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Roll-ups for breakfast


Watching Mom make roll-ups was a study in motion and efficiency. With two pans on a medium-hot fire, she’d ladle the batter, swirl it in the pan, flip it in a wink and serve them to the nearby kitchen table.
In a half hour, she could turn out dozens of the breakfast treats. She had to, I could eat a half-dozen myself, and Dad and my siblings weren’t far behind. Plus there could be extended family and/or friends bellied up to the kitchen table.
In other parts of the world, the sweet treat might be called Swedish pancakes or even crepes. But to us, they were roll-ups because that’s what you did to them.
Mom would chirp, “Who’s ready?” Waving one of the delicacies on the end of her spatula. My brothers, Dad and I would cheep in return, “Me! Me!”
Once on the plate, you’d squirt a large circle of syrup around the edge and then add eyes, a nose and a smile. The pancakes were mostly egg and flour, two of the least expensive commodities around, so you could eat them until you foundered. Syrup, on the other hand, cost a pretty penny, so those were the only facial features allowed. Try squirting in ears or a mustache and you might get clopped on the back of your head or worse, lose your syrup-squirting privileges.
The syrup, by the way, was probably Log Cabin or Aunt Jemima. This was in the day before generic or store brands, and those were the two trademarks commonly available. Our favorite was the one for which Mom had a coupon.
Did you know Aunt Jemima came with a back story ginned up as a marketing ploy, developed in 1889? It played to the sentiments of the antebellum south which still romanticized over the good old days of slavery. The plantation she cooked for was renowned for its fine dining and everyone loved Aunt Jemima, she was such a happy slave. Early advertisements used an Aunt Jemima paper doll family as an advertising gimmick. With her husband, Rastus, they had five children: Abraham, Lincoln, Dilsie, Zeb and Dinah. Buy seven bottles and you got the entire family, authentically dressed in tattered clothing and bare feet.
Makes me wonder how the crowd going around trying to remove statues of Confederate soldiers missed Aunt Jemima syrup. For the record, I get their point to an extent. The Confederate Flag is a rallying symbol for racism, much like the swastika is for fascism. They have no place in our society other than in museums.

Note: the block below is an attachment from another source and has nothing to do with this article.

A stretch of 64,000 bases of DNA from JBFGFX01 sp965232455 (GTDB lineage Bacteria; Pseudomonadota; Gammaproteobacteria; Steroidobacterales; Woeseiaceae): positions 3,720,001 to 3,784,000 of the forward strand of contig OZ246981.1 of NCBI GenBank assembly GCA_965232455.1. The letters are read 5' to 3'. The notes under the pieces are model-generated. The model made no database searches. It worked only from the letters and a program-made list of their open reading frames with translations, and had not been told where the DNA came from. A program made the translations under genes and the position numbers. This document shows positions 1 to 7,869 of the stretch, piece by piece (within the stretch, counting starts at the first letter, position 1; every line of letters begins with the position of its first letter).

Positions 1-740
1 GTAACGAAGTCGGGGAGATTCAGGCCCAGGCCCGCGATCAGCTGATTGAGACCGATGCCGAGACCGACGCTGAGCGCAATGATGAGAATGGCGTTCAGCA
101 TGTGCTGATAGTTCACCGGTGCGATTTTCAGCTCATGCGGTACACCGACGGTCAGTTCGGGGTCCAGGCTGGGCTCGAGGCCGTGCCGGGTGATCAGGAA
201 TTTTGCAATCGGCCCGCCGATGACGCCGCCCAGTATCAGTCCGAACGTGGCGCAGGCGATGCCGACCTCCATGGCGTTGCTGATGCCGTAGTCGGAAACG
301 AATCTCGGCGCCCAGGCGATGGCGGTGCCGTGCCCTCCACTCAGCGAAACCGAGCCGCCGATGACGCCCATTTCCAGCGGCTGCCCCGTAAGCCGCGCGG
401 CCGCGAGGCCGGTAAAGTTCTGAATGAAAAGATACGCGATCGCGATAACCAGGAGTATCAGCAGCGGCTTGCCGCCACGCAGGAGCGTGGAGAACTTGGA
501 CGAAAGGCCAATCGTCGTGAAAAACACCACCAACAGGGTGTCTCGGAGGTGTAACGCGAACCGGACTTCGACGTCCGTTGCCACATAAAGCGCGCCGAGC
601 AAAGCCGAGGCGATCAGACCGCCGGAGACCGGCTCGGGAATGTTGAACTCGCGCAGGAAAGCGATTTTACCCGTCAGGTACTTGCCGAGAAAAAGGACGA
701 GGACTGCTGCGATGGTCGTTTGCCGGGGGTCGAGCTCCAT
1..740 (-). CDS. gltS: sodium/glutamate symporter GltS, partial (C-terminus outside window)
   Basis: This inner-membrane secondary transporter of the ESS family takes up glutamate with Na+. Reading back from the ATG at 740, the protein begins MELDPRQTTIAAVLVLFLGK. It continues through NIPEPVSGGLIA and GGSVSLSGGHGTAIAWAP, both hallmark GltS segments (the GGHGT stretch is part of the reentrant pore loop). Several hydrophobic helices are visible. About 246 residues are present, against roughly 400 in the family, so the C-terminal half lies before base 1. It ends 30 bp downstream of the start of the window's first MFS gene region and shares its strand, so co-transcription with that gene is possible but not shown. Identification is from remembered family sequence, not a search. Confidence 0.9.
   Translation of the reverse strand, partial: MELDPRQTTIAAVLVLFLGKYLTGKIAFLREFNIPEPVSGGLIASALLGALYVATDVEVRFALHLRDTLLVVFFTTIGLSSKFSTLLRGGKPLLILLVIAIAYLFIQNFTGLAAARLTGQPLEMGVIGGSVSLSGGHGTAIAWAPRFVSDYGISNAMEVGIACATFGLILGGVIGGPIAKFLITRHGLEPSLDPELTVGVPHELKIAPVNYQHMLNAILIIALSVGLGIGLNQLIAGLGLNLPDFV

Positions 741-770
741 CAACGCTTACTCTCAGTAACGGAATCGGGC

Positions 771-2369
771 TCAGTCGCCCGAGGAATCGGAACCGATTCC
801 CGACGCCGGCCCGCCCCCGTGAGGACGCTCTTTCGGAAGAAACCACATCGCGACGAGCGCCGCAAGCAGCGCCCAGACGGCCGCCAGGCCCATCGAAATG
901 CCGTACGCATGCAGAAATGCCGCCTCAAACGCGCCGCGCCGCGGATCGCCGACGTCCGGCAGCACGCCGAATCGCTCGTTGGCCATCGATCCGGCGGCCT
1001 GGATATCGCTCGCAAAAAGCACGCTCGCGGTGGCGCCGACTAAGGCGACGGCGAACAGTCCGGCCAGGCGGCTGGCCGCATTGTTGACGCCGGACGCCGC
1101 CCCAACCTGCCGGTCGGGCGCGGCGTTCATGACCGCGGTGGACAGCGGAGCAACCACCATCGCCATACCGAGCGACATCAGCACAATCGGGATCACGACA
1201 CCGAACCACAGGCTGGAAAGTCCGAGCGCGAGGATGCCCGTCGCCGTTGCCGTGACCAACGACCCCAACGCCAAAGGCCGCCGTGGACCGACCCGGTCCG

But at the same time, the movement has gone too far, even become a little goofy. Here in Iowa, for example, the county board of supervisors is considering changing the name of Johnson County.
Trivia question: Who was the ninth vice-president of the United States? Answer: Richard M. Johnson, who apparently Johnson County is named after. I never even thought about it until Supervisor Rod Sullivan brought it up. Until then, I guess I thought, or at least hoped, it was named after Arte “very interesting” Johnson of Laugh-In fame.
Either way, I think the protesters would better spend their time registering voters.
But I digress.
After the drawing of the smiley face, you slipped the tine of a fork under the masterpiece and rolled ‘er up.
There were two schools of thought on how to proceed. One camp liked to use only the fork, using it to lop off a chunk, the syrup oozing out of the layers. Then, using the same utensil, you’d stab it and pop it in your mouth. The other camp went for a knife. In short order, the roll could be sliced into a dozen bite-sized morsels and the forking could begin.
In short, it was slice eat, slice eat, slice eat, versus slice, slice, slice, eat, eat, eat.
I liked the latter method. By my estimation it was slightly more efficient, allowing you to devour a roll-up in nine seconds, rather than 10.
I’ve been accused of many things in my life but slow at the dinner table was never one of them.